“It’s pictorial, but it’s not part of the official corpus of characters, so how does anyone pick that up?” said Wang, the Wales-based sociolinguist.
If you want to: quiet quit
you can: touch fish
A tactic that’s essential for surviving any workplace with 996 hours, the phrase “touching fish” (摸鱼, pronounced “mō yú”) means pretending to work — appearing busy, while really just passing the time at the office. It comes from the idiom “fishing in troubled waters,” which refers to the idea that rough seas are easier to catch fish in, allowing a lazy angler to get a big haul.
If you want to talk about: Google
you can say: valley dove
The word “valley dove” (谷鸽) is pronounced just like “Google.” The term became popular after Google relocated its servers from China to Hong Kong in 2010.
Some users said that “valley doves could not survive in China,” referencing the fantastical creature to mock censorship.
If you want to talk about: your Covid-19 health code
you can refer to: the green horse
These days, in China, being in possession of a green health code (绿码, pronounced “lǜ mǎ”) means you’re Covid-free and can move freely in public. This code is required for everything from entering a movie theater to boarding a flight. People have started talking about holding onto their “green horse,” pronounced the same way, in order to preserve their freedom. In April, a giant inflatable green horse was put up in a public square in Wuhan, making it an instant social media sensation.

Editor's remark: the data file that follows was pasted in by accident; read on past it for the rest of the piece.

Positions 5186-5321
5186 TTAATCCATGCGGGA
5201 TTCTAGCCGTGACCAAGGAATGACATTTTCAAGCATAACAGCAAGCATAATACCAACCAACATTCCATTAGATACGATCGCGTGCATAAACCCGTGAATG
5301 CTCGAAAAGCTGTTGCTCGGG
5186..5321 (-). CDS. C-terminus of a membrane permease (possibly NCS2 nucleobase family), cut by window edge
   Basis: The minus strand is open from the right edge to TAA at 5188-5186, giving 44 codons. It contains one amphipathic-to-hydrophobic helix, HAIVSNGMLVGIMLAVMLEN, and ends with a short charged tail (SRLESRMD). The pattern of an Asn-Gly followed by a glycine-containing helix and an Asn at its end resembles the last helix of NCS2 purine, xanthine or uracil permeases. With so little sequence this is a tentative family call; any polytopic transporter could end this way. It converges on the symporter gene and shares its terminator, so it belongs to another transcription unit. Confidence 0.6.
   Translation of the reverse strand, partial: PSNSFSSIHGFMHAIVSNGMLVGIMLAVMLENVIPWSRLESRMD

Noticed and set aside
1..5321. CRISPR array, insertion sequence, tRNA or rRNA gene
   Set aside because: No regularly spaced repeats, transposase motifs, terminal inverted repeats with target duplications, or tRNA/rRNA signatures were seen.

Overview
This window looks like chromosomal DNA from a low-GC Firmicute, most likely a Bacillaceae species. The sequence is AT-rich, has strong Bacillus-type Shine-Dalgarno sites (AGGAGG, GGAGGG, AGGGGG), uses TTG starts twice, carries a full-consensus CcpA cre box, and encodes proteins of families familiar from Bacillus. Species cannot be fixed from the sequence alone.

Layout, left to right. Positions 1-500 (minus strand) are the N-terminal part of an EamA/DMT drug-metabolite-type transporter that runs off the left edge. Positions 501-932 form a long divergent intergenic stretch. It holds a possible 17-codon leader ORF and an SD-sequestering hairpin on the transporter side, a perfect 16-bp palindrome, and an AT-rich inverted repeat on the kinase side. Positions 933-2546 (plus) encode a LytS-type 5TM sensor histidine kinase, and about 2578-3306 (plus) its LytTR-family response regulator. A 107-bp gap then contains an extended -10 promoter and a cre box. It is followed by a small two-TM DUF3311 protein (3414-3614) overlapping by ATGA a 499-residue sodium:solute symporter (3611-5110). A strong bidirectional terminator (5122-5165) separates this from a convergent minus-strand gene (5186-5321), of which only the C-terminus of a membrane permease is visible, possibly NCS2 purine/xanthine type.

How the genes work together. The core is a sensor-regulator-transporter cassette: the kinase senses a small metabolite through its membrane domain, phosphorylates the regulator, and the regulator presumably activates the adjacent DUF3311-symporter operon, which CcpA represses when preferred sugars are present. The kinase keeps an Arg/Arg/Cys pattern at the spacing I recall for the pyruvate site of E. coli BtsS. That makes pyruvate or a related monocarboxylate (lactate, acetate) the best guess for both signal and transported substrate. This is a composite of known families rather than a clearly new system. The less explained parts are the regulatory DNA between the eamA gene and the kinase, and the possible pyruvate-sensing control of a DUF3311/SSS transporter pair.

If you want to: defy the censors
you can write in: chrysanthemum script
Chrysanthemum script (菊花文, pronounced “júhuā wén”) overlays ҉ — the symbol for multiplying a number by one million in Cyrillic — between characters.
It obscures the characters, visually and in writing, hoping to confuse automated censorship tools while still remaining easily readable by a human. The Cyrillic character is no longer banned, leading some users to believe it is no longer an effective method.
If you want to: stop trying to make something better
you can: let it rot
An approach that has become particularly popular with the lying-flat crowd, letting it rot (摆烂, pronounced “bǎi làn”) means to sit back and let a bad situation get worse.
If you want to talk about: government corruption
you can say there’s: “govern-rot”
This pun (正腐, pronounced “zhèngfŭ”) sounds the same as “government” (政府, “zhèngfŭ”), but means “totally rotten” or “completely corrupt.”
This homophone was used to discuss corrupt government officials online until it was banned.
If you want to: get away from it all
you can: run
As people get tired of economic challenges and Covid-19 lockdowns, those who have the means have been spreading the message: run. The Chinese words for “profit” and “enjoyment” both include the character 润, which is pronounced like the English word “run.” Through using it as slang, people have been daydreaming, and sharing tips online about getting visas or studying abroad.